Thankful to be alive

I giggled the other day when a friend called 2016 “the worst year in memory”. Of course the world has every reason to think of this as a horrible year. Many beloved stars died, Trump got elected president, politically and economically the world feels very unstable. 2016 did not start well for me either. 365 days ago I was afraid I would miss Foxy as a friend for good (that we would get so distanced we would never talk again). The few money I had saved would probably run out and alongside them my dreams of transitioning and living a happy life. I spent months being completely unproductive and thinking of suicide repeatedly.

But 2016 progressed and things took an unexpected turn for the better. I had an internship during the summer, then started HRT on September and I am currently working on a decently paying job. Things are far from perfect but at least my world is not burning. And if it is to burn, I may have a little more ground to stand during the fight. I made new friends, participated in NaNoWoRiMo for the first time and had so much fun during 2016’s closure. Bad moments were present and numerous but, overall, 2016 was an okay year for me. So I decided that I should write down this small list of things that make me thankful to be alive after almost three decades on planet Earth.

I wish to all of you a happy 2017, filled with love, health and wealth, material and spiritual. Continue reading

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My Thoughts on the Anti-Regressive Movement

Introduction

One of the things I enjoy learning about in my free time is politics. I don’t consider myself passionate on the subject, but I find it productive to listen to debates about subjects I would otherwise not be able to form an opinion on. This practice helps me be a more responsible citizen, capable of making informed decisions. An interesting development in online political discourse is the the rise of a relatively new but popular term; The Regressive Left. Continue reading

Broken Gem: A review of Bokura no Hentai

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From the good to the mediocre and memorably bad, most titles contain at least some minor flaws. Yes, that’s true even for your favorites. It’s very rare for these weaknesses to ruin an overall satisfying story. Rare but not impossible, as Bokura no Hentai (BnH) by Fumiko Fumi, one of the few manga that tries to deal with queer/transgender issues on a realistic, level-headed basis, unfortunately reminds us.

*The following review will contain some very important spoilers. For those of you who have come across our blog for the first time, I should mention that I am a transgender woman and social justice and identity will be a major part of my critique. Continue reading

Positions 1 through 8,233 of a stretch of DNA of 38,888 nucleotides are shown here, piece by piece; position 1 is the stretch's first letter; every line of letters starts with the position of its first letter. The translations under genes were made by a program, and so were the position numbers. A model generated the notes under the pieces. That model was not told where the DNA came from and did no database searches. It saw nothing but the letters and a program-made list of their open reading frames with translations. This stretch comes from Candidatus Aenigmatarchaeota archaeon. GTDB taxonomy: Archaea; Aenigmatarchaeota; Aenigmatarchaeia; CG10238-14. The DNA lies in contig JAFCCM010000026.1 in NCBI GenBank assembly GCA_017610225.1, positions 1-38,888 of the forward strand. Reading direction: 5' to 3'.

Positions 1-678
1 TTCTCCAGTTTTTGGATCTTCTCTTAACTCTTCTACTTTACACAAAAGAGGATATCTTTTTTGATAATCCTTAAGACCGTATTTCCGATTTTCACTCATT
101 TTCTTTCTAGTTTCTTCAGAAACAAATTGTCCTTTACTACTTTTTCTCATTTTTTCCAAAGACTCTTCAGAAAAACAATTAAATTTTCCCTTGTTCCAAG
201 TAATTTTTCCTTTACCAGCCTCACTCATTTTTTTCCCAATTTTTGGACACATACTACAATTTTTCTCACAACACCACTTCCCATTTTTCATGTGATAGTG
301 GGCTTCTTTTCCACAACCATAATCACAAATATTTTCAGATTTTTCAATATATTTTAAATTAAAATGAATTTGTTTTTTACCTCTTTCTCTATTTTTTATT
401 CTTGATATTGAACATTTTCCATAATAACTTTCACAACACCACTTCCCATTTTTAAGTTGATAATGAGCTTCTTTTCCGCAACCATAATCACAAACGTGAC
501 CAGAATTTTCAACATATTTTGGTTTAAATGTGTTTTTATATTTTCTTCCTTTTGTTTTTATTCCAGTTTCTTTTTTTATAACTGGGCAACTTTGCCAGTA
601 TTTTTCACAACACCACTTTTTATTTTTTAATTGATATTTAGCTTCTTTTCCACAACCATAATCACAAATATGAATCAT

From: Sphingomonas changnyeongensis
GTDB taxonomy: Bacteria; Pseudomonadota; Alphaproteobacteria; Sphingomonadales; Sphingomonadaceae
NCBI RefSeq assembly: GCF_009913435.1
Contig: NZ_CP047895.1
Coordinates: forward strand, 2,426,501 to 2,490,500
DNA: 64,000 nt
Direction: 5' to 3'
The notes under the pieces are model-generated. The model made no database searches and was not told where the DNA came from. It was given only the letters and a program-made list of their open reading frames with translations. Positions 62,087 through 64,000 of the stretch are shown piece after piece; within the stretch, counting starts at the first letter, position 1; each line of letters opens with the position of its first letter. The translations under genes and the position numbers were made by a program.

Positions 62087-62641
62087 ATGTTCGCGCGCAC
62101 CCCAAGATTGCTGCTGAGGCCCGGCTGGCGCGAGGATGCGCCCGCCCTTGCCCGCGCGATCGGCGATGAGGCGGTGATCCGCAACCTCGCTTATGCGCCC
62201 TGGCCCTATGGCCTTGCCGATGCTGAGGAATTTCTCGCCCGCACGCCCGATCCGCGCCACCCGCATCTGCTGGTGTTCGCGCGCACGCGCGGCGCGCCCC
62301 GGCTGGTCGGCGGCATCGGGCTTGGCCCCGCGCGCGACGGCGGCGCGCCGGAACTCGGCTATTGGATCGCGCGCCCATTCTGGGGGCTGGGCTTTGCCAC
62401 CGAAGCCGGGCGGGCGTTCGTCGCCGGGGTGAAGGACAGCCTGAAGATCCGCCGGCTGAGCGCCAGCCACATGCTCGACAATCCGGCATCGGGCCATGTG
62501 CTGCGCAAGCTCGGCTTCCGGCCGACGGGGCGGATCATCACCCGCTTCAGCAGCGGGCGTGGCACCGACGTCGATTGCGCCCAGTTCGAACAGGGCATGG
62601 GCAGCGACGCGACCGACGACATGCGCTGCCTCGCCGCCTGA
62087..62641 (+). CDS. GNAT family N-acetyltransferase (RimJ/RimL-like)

Megane boys & fun: An Interview with Saeko Doyle

black_suits_by_saeko_doyle-d8jchxgIntroduction

No group of artists is more under-appreciated than fanartists. Whether we’re talking about music, fanfiction or designs, people seem to think that an artist working with material originally made by others is somehow lacking in comparison to the “competition”. I think otherwise. Cases like that of Saeko Doyle prove that artists who draw inspiration from already established characters can be just as creative and productive as those who create their own material. I asked Saeko to join us for an interview where talk about her work, the fandoms she loves and her future plans.

Continue reading

Passionate Dissections: An Interview with MistareFusion

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Introduction

There’s a tendency modern critics have to underestimate entertainment from the 1980s-90s. It’s true that on many aspects modern shows innovate by providing a larger representation of the audience and by introducing concepts previously thought untouchable. But does that make the shows we grew up watching shallow and of lesser quality? I am always happy when I see people who try to take a critical standpoint on the subject without deliberately trying to undermine the past’s strong points. MistareFusion, know for his reviews of Mighty Morphin Power Rangers, Batman and, most notably, Dragon Ball Dissection, is a great example of such a critic. Analytical and demanding, but always willing to provide credit where its due, he is here to share his thoughts and fanboy over the shows he loves.. Continue reading

Lost in the Cute & the Perverse: An Interview with Crystal Mielcarek

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Introduction

horror: an intense feeling of fear, shock, or disgust.

American horror is usually synonymous to a small list of stereotypes associated with the country’s movie industry. Perhaps that is the reason why American artists seem to give much emphasis on the shocking and disgusting part of their horror. This trend has led to a relatively monotonous approach to the visual aspect of the experience. Monotone city landscapes, thick outlines, mostly human shaped monsters. Even when done well, at some point this style gets tiring.

Why am I mentioning all this? Because I love it when I see individuals going out of the genre’s cliches and trying their own thing out. Crystal is one such artist who has a very clear vision of where she wants to lead her work. Can horror be found in cute, non-human colorful figures? Can cuteness be found in disturbing gore? Crystal is here with us to answer to those and many more questions. Continue reading